These shifts highlight an improved awareness among researchers of the importance of complementary medicine and an improved awareness among complementary medicine practitioners of the importance of research. These changes have led to increased funding and the establishment of complementary medicine research units at sites of research excellence. Some of the ongoing research studies are shown in the box. In the United Kingdom, the NHS recently funded two trials of acupuncture for treating chronic pain. In Germany, a centre for research into complementary medicine at the Technische Universitat in Munich has produced a series of important systematic reviews. 2 5 14 And in the United States, a centre for research into complementary medicine at the National Institutes of Health has a $68m (£45m) budget and supports a large number of trials and research centres. The United States also has a large number of units for research into complementary medicine that are based at conventional research institutions such as the University of Maryland, Columbia University in New York, Harvard University in Massachusetts, and Memorial Sloan-Kettering Cancer Center in New York. These institutions provide the sort of intellectual and practical infrastructure essential for high quality research; this support has long been missing in complementary medicine. For example, a phase I trial of a botanical cancer treatment planned at Memorial Sloan-Kettering has been developed by a team that includes experts in complementary medicine research, a statistician who is an expert in developing novel designs for phase I studies, an expert in assessing quality of life, and senior oncologists with extensive experience in clinical research. The researchers have access to a large number of patients who are receiving the highest standard of care. These basic prerequisites for conducting high quality research into complementary medicine would not have been in place several years ago.
Complementary medicine and conventional medicine have traditionally been provided in entirely separate settings. Recently, however, there has been a greater integration between the two, with both often provided at the same site. Currently about 40% of general practices in the United Kingdom offer access to complementary medicine.15 Chiropractic and osteopathy are two of the treatments that are most commonly provided, particularly for low back pain.16 Some practices offer relaxation classes (to improve wellbeing)17 or yoga (to produce feelings of vitality).18 These treatments are generally aimed at patients with mild anxiety or depression or chronic physical complaints for which further treatment options are limited. Massage, which has been shown to reduce scores on scales measuring anxiety19 and to improve sleep,20 is offered in most hospices in the United Kingdom. Acupuncture is widely provided in pain and rheumatology clinics, a development spurred by increasing evidence that acupuncture is of benefit for chronic pain. 5 21 22 Music therapy is a popular complementary treatment in hospitals in the United States, where randomised trials have supported its use for reducing pain and anxiety in the acute setting. 23 24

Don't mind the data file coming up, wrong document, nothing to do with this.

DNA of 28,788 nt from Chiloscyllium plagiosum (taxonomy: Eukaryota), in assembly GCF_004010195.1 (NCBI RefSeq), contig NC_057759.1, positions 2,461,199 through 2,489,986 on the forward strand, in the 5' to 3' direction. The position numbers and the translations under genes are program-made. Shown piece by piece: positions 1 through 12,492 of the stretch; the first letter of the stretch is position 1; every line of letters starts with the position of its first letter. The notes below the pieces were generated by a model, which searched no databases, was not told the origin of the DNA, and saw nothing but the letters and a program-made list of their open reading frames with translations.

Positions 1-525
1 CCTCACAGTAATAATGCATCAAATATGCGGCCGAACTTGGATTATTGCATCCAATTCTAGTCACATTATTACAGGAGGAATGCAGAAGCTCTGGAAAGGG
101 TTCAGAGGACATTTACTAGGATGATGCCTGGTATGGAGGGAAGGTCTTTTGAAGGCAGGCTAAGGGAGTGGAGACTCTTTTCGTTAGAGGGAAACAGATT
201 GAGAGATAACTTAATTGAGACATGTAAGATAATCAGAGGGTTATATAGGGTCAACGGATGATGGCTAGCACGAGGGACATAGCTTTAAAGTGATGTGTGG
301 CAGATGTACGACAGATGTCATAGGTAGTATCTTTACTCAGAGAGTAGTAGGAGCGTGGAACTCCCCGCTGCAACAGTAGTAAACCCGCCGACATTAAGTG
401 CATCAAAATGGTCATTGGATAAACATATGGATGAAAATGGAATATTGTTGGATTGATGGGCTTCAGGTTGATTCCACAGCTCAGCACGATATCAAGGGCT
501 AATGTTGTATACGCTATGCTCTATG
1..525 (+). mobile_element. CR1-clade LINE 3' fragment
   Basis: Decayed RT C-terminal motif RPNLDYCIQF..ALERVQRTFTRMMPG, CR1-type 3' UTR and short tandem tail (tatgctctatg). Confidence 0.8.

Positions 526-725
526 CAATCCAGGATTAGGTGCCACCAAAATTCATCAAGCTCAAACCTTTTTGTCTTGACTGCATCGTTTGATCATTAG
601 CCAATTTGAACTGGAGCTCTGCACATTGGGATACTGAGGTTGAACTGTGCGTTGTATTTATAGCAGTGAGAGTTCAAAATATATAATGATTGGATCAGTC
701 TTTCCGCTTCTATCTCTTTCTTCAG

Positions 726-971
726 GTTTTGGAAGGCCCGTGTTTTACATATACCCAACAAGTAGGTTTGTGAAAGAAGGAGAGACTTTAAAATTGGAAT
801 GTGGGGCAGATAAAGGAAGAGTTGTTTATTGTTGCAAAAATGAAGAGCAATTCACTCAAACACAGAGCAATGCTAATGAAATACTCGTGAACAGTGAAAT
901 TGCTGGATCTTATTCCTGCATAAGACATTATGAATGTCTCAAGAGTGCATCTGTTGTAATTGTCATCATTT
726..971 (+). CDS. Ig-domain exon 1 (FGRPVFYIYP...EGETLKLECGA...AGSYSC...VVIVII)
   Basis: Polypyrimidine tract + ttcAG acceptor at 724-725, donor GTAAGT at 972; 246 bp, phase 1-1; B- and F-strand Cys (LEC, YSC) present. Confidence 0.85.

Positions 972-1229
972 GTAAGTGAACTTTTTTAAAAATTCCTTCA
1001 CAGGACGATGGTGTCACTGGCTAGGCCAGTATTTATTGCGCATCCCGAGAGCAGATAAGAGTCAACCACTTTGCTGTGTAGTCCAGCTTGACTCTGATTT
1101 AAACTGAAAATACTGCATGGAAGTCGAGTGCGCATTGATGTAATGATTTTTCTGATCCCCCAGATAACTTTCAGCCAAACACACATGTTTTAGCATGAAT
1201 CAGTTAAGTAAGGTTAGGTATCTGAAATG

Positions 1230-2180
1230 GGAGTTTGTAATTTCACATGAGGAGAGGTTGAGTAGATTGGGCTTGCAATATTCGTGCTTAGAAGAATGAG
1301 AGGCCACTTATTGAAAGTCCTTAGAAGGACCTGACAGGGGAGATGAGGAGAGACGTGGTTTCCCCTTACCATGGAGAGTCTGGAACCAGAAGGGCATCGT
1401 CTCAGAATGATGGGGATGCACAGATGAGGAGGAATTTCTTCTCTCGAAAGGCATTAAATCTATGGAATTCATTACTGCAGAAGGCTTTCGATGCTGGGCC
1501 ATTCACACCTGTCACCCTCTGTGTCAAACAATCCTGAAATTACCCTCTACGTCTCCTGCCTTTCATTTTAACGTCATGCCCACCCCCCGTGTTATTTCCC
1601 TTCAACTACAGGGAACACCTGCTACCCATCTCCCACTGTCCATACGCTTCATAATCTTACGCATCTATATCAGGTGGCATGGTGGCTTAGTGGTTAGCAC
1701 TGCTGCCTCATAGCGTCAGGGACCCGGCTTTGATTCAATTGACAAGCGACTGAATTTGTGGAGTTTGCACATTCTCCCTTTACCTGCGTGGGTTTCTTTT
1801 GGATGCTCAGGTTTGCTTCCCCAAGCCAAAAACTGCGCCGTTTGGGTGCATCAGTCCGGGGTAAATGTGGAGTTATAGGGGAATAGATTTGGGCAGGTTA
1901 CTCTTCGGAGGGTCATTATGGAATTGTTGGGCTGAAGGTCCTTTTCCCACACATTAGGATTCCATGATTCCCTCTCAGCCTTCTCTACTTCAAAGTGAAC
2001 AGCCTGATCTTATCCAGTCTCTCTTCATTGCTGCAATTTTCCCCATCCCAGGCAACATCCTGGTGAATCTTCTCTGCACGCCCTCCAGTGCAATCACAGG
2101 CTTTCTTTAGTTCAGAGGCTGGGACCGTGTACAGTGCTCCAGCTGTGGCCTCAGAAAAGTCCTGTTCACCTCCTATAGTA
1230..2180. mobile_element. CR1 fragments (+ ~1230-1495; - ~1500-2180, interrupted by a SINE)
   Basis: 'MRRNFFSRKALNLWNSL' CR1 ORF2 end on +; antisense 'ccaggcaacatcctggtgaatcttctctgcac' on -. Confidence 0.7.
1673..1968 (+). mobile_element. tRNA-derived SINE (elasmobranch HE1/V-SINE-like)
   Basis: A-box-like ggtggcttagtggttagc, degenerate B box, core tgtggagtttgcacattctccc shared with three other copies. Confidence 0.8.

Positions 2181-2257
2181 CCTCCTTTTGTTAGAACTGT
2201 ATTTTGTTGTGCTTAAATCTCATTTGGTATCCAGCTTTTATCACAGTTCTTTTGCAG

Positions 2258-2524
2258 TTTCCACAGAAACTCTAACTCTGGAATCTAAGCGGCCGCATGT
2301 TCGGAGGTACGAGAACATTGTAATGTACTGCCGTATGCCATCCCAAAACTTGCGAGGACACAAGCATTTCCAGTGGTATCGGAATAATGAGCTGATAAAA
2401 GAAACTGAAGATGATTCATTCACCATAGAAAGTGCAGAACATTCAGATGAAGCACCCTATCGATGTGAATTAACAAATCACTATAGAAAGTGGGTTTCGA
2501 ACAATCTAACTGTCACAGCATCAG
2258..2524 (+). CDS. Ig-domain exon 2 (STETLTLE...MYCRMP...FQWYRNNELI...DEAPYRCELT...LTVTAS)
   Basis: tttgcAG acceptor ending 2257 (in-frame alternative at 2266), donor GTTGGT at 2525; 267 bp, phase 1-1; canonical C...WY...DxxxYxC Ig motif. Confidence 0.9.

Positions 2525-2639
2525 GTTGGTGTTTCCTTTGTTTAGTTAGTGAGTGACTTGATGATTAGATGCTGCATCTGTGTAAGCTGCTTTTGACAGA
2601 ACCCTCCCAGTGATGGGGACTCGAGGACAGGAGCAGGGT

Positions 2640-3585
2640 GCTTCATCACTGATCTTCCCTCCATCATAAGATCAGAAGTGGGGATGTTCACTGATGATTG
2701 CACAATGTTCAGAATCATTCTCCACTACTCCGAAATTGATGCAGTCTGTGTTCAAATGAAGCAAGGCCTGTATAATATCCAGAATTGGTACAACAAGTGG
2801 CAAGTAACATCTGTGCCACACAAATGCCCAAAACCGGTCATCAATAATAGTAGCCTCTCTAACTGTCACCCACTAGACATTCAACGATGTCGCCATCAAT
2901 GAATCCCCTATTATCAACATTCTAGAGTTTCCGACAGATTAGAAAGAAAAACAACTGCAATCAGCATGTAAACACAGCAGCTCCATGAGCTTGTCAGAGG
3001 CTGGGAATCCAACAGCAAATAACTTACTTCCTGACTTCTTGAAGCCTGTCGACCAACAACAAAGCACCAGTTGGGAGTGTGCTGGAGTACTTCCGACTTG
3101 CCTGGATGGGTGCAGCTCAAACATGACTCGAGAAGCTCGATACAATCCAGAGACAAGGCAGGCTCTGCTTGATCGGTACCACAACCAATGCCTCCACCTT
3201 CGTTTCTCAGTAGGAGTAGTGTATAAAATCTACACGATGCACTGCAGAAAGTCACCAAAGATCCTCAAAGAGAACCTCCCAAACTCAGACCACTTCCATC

At the Integrative Medicine Service unit at Memorial Sloan-Kettering, practitioners of massage, music therapy, and acupuncture work on the inpatient wards; patients can be referred by a doctor, nurse, or social worker. These treatments are also offered at an outpatient site along with relaxation, yoga, and t'ai chi classes. It is not unusual to see a patient with severe pain having a foot massage while receiving intravenous methadone or to hear a guitar being played in the room of an anxious and lonely patient.
Although one stimulus for increasing integration has been the increase in research evidence, the factors which affect the use of complementary medicine within conventional settings are complex.15 Issues such as public pressure, economics, or the attitudes of key personnel often play an important part in determining whether integration occurs.
Training, education, and regulation
There have long been inconsistent standards of training and regulation in complementary medicine. Patients visiting practitioners of complementary medicine have had no guarantees of the competence of a practitioner. The first statutory registration of practitioners of complementary medicine is occurring now and therefore represents a welcome step in the regulation of complementary medicine. A General Osteopathic Council and a General Chiropractic Council have been established and have opened statutory registers in the United Kingdom. After a transitional period it will be an offence for anyone in the United Kingdom to claim to be an osteopath or chiropractor unless they are registered.
Training in complementary medicine is increasingly being provided in academic settings. For example, in the United Kingdom the London School of Acupuncture, which used to provide private tuition, has now joined the University of Westminster to offer a BA degree in acupuncture. Similarly, herbal medicine courses are offered at the University of Middlesex, and postgraduate studies in complementary medicine are available at the University of Exeter. Although academic training in complementary medicine is a new discipline and there are some teething problems, the shift to the university setting provides the opportunity for students of complementary medicine to interact with other students in an environment of critical analysis and debate.
Courses on complementary medicine are also being offered to medical students. These tend to be offered as an option on modular courses and generally provide an academic introduction rather than specific clinical skills. The proportion of medical schools in the United Kingdom offering such courses rose from 10% to 40% between 1995 and 1997.25 A large number of US medical schools have elective classes and seminars on complementary medicine.26